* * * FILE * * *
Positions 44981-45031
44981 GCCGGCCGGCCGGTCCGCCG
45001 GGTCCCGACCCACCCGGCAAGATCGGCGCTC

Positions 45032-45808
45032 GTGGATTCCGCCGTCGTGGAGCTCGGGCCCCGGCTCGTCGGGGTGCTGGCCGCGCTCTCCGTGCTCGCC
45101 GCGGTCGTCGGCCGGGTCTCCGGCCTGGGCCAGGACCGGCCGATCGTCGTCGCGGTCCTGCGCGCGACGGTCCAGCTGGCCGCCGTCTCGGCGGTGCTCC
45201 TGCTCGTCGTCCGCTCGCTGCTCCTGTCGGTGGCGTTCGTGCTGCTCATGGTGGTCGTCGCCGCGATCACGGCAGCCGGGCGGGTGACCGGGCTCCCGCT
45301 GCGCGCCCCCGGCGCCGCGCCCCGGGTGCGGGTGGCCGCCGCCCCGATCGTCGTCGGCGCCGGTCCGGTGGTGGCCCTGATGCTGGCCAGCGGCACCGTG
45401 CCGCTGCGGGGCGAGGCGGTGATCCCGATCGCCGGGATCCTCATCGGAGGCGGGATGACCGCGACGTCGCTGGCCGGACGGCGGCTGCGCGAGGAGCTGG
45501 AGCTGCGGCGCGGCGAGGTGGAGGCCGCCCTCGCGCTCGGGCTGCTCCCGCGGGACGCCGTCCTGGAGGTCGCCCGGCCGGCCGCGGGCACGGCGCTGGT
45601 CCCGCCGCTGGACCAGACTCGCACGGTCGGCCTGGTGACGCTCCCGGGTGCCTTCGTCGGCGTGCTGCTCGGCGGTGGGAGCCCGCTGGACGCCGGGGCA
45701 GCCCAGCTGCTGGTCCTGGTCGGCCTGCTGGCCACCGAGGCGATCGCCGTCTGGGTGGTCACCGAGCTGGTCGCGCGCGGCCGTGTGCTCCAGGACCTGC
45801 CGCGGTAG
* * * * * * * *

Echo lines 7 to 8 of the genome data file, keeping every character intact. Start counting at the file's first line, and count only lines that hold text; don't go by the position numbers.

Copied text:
45201 TGCTCGTCGTCCGCTCGCTGCTCCTGTCGGTGGCGTTCGTGCTGCTCATGGTGGTCGTCGCCGCGATCACGGCAGCCGGGCGGGTGACCGGGCTCCCGCT
45301 GCGCGCCCCCGGCGCCGCGCCCCGGGTGCGGGTGGCCGCCGCCCCGATCGTCGTCGGCGCCGGTCCGGTGGTGGCCCTGATGCTGGCCAGCGGCACCGTG